Science is a system based on observation and experimentation, and it is unclear if we will ever be able to observe another universe or determine if other universes actually exist. However, the theories of cosmology, quantum physics and the philosophy of science itself have some problems that could be solved if our mass were not everything, well, everything.

If mathematics is just a system we use to understand the universe, then there may be other mathematical structures in different universes. Many scientists believe that this theory of mathematical universality is accurate, and it indicates that there is likely to exist a universe independent of human experience. However, if mathematics is a basic reality, then every universe will also be determined by it.

However, if we are talking about quantum physics, the universe can refer to all fields and their particles and their cumulative influence on each other. What is interesting about this theory is that other universes may have completely different physical laws than ours, since they are not related to each other.

Or perhaps more universes could follow quantum mechanical theory (how subatomic particles behave) as part of a "baby universe" theory. In quantum theory, there may be other ways for more universes to arise. In his 1957 doctoral dissertation, American physicist Hugh Everett suggested that all possible options are real to each other, representing real realities - separate universes, if you will - just like everyone else knows.

What sets the universe apart in this multi-world interpretation is how each wave relates to a particular dimension of other waves, a phenomenon we call entanglement. In the so-called “many-worlds” quantum theory interpretation, which began in the 1950s and has recently sparked renewed interest, the universe essentially splits in two when a so-called quantum event occurs.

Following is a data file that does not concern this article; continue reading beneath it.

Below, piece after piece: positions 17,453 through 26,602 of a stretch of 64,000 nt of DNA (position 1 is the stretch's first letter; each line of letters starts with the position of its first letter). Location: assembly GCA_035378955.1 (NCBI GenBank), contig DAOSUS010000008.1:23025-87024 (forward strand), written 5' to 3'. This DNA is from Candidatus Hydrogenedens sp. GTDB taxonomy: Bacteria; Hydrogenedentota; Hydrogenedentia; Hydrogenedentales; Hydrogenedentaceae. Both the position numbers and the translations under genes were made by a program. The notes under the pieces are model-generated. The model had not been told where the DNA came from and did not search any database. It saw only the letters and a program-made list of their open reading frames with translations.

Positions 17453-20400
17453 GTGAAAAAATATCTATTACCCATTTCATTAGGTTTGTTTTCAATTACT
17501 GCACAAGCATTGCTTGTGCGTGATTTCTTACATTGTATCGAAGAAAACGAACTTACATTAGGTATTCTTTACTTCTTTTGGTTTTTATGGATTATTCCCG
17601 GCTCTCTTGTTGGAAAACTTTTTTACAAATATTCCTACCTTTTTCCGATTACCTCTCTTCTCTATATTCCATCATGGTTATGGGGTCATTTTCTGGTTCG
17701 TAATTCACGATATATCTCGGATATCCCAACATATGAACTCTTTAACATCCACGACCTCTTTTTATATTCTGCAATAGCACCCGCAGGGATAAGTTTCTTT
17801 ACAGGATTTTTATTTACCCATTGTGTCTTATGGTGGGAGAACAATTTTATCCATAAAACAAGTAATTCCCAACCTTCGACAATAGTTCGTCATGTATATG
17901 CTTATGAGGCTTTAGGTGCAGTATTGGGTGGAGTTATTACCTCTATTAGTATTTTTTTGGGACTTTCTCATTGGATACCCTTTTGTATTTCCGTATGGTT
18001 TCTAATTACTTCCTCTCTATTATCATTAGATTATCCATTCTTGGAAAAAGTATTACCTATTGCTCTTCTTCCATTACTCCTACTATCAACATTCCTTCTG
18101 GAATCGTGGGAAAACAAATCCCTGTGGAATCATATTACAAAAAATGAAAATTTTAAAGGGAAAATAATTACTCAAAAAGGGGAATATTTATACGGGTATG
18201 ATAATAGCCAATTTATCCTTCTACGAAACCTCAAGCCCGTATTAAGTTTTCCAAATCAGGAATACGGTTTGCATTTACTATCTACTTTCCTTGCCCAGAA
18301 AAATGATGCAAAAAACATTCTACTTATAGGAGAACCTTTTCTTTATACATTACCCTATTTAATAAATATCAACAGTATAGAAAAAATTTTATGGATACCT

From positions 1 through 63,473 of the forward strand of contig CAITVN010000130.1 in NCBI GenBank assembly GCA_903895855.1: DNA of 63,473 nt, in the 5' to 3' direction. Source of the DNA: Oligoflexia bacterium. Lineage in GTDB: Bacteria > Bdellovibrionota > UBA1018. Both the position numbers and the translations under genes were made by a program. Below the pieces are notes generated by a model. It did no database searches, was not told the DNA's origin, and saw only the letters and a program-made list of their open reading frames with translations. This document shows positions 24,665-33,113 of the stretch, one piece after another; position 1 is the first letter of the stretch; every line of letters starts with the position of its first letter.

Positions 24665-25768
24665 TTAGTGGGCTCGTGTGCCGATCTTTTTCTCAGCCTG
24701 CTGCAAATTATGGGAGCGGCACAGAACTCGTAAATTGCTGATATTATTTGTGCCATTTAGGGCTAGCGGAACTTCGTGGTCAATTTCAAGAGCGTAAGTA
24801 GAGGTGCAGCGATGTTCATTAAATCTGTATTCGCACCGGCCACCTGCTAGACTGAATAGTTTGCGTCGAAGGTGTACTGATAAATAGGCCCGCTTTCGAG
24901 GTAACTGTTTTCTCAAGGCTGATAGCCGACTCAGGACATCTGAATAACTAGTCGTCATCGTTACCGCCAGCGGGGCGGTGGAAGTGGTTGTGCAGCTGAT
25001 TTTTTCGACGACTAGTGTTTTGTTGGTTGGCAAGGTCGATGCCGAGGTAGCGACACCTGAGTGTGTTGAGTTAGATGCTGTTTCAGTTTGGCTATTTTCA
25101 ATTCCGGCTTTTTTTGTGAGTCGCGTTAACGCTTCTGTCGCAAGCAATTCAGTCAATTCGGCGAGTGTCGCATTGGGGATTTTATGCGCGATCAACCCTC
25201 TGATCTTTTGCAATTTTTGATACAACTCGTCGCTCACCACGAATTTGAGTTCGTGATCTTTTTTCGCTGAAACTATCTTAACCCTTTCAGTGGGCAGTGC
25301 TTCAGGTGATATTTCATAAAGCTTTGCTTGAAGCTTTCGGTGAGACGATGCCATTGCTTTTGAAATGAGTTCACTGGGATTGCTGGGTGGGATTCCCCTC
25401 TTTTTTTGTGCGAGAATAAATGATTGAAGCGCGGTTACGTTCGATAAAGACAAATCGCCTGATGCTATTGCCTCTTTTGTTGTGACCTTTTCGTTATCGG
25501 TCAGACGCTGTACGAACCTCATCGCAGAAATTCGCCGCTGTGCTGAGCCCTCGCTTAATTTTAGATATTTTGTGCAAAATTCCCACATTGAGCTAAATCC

Likewise, all Level II bubble universes with different physical constants can in fact be discovered as "worlds" created by the "splitting" of spontaneous symmetry breaking in the Level III multiverse. 

Moving from our universe to a Level I multiverse removes the need to specify initial conditions, an upgrade to Level II removes the need to specify physical constants, and a Level IV multiverse removes the need to specify ... One common feature across all four levels of the multiverse is that the simplest and perhaps most elegant theory includes parallel universes by default.

For example, an Everett-type multiverse may include different worlds, and each world is an eternally expanding multiverse, or eternal expansion may in principle produce several circular multiverses or from the creation of a sub-universe. 

If there are a large number of (possibly infinite) universes, each of which may have different physical laws (or different fundamental physical constants), then some of them (though few) will have a combination of fundamental laws and parameters suitable for development. 

Matter, astronomical structure, basic diversity, stars and planets, they can exist long enough for the emergence and development of life. In fact, there may be countless universes with their own laws of physics, their own collections of stars and galaxies (if stars and galaxies can exist in these universes), and they may even have their own intelligent civilizations.

About the Author

Sarkun is a dedicated research student at one of India's premier institutions, the Indian Institute of Science Education and Research (IISER). With over three years of experience in the realm of blogging, Sarkun's passion lies at the interse…